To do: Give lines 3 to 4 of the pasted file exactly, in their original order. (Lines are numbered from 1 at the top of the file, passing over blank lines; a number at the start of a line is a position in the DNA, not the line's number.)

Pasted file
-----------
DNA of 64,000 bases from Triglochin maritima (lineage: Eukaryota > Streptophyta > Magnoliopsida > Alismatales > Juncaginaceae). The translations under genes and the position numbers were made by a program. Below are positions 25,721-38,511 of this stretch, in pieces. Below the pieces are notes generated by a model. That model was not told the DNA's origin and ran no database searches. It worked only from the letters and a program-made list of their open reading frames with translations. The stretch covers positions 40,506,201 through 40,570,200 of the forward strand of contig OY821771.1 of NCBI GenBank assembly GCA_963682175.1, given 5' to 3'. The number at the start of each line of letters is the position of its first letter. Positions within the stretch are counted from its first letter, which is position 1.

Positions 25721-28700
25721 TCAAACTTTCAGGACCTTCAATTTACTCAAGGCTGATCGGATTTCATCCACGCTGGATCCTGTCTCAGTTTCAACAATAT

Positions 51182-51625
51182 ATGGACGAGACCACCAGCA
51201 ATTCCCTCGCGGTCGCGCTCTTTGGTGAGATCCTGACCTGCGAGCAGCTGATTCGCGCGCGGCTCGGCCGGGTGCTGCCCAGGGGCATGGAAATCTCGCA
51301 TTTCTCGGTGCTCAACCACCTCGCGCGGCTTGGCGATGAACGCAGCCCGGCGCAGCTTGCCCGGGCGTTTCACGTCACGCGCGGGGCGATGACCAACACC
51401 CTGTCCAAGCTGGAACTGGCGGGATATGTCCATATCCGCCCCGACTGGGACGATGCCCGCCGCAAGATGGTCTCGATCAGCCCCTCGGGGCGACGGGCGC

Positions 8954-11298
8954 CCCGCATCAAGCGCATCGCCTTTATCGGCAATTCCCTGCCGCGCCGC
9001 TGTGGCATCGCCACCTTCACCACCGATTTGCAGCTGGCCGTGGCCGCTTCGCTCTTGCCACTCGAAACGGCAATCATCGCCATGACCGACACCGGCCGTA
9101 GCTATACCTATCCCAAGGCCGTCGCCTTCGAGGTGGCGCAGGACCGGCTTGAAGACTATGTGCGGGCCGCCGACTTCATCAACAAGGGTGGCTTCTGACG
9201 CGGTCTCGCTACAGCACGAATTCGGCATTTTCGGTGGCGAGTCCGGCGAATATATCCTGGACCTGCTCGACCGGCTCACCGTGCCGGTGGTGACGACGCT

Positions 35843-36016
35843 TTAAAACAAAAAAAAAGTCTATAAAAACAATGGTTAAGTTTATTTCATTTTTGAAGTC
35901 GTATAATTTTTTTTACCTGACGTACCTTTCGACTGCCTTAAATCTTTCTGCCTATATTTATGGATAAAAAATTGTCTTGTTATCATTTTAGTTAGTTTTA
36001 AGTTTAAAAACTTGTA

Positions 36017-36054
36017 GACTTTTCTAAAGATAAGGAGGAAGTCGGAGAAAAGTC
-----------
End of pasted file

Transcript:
25721 TCAAACTTTCAGGACCTTCAATTTACTCAAGGCTGATCGGATTTCATCCACGCTGGATCCTGTCTCAGTTTCAACAATAT

Positions 51182-51625